He was first in the door, and he held it open for Peter and January to go past him.
“Everybody on the motherfucking ground now!” Peter yelled, brandishing his shotgun.
There was a thud as all conversation came to a stop. As Peter and January moved out into the crowd there were a few screams, but most of them immediately did as they’d been told.
Peter continued: “Ain’t nobody get hurt if nobody do nothing funny!”
Leroy was to coral the employees. He walked quickly into the kitchen in the back end of the building.
“Come on y’all,” he shouted. “You know what this is.”
There were wide eyes amongst the overwhelmingly Latino cooks. Leroy chose one of them, a small guy wearing a hairnet, put the gun to his temple and grabbed a fistful of shirt collar.
“Come on, y’all first, into the big room.”
The employees, about ten of them, dressed in white, did as they were told. One by one they filed past him with their hands in the air.
There were probably about 25 customers, five or six servers, one host and one cashier. Except for the cashier they were all lying on the floor while Jan and Peter patrolled them.
“Listen up everybody,” Peter called. “I’ll be walking past with a garbage bag. Drop your wallet in and don’t do nothing else. You do that you leave here fine. Something else and it’s your funeral.”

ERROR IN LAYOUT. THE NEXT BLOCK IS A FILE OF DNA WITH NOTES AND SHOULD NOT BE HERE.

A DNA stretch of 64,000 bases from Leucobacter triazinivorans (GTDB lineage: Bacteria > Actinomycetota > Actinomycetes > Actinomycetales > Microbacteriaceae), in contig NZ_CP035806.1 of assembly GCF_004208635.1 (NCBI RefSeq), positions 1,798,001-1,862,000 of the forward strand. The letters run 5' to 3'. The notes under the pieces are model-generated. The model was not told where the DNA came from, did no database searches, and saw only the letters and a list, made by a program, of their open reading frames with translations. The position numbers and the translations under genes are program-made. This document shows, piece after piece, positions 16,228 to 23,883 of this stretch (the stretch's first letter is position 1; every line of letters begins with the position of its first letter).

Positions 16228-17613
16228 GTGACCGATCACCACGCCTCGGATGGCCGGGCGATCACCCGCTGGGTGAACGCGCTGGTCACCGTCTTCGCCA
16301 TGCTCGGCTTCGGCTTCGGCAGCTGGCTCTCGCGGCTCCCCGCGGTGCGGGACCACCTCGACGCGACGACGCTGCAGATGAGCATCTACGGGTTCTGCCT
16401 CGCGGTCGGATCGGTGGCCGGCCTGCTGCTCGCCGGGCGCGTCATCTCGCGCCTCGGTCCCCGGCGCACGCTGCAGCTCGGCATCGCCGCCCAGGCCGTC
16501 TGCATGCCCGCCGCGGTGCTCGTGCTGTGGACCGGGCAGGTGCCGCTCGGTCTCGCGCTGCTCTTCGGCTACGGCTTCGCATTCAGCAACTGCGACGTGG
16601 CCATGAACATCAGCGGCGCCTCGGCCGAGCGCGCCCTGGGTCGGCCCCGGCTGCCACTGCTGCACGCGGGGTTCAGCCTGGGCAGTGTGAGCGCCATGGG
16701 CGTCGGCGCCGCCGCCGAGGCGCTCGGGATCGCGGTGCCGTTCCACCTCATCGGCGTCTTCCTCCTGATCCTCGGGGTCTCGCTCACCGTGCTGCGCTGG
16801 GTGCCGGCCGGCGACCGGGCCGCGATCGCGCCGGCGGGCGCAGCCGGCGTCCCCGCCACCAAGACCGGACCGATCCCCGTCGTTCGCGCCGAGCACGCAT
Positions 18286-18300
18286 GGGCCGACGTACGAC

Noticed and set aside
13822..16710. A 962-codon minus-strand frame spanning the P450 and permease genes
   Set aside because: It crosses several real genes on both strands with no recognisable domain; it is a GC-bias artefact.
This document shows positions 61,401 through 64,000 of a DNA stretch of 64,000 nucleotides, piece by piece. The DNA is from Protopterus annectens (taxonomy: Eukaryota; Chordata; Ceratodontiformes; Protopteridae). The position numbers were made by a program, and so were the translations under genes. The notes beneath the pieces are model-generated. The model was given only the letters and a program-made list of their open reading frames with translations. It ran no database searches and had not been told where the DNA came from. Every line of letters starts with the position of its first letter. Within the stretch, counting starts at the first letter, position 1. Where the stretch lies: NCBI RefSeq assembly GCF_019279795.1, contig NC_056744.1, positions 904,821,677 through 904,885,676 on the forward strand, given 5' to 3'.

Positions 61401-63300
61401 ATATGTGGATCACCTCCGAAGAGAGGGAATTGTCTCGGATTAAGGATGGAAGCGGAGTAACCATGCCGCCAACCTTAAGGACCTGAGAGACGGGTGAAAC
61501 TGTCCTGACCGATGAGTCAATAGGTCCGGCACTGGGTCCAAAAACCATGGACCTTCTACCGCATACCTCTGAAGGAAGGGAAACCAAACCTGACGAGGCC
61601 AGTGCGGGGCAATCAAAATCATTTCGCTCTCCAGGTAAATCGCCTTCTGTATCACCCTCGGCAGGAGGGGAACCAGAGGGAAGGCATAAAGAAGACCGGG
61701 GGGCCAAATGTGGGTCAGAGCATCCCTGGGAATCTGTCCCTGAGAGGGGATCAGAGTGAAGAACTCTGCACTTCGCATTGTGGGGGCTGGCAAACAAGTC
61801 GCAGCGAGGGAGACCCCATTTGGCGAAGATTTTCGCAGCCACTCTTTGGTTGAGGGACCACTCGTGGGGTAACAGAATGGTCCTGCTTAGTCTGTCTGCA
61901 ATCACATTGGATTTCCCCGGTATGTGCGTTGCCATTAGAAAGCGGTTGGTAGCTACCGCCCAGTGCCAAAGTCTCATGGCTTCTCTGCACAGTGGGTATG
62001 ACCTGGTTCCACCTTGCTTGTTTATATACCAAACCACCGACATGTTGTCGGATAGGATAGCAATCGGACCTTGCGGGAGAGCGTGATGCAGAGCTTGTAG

“You too,” Leroy told the cooks. “Get on the floor and give us your money.”
The employees did as they were told and Leroy stood over them. Peter continued to circle the restaurant, taking victims one by one. Leroy watched Jan interact with the cashier. He couldn’t hear what they were saying, but if anyone would have asked him to point out the weak link he would have said it was January. He wasn’t convinced she had the stomach for cruelty.
“No one try nothing fancy,” Peter went on. “No one call the cops.” Leroy thought it good that he kept talking to maintain his presence. Leroy would be surprised if anyone tried to cross him.
They would be out of here in a few minutes. Good thing they wore masks, because there were certainly cameras.
Jan was still talking to the cashier. There seemed an unnecessary abundance of animation between them.
“You okay sweet pea?” Leroy asked as he walked by them.
“Bitch can only give me what’s in the register,” January answered. “Says she doesn’t have the key to the safe.”
“Who does?” Leroy shot back, disappointed.
“Boris, the manager,” pleaded the cashier. “He went home already.”
“You ain’t lying to us is you?” Leroy asked.
“Not on Earth. Why would I?”
This was unfortunate. Some things were beyond planning for.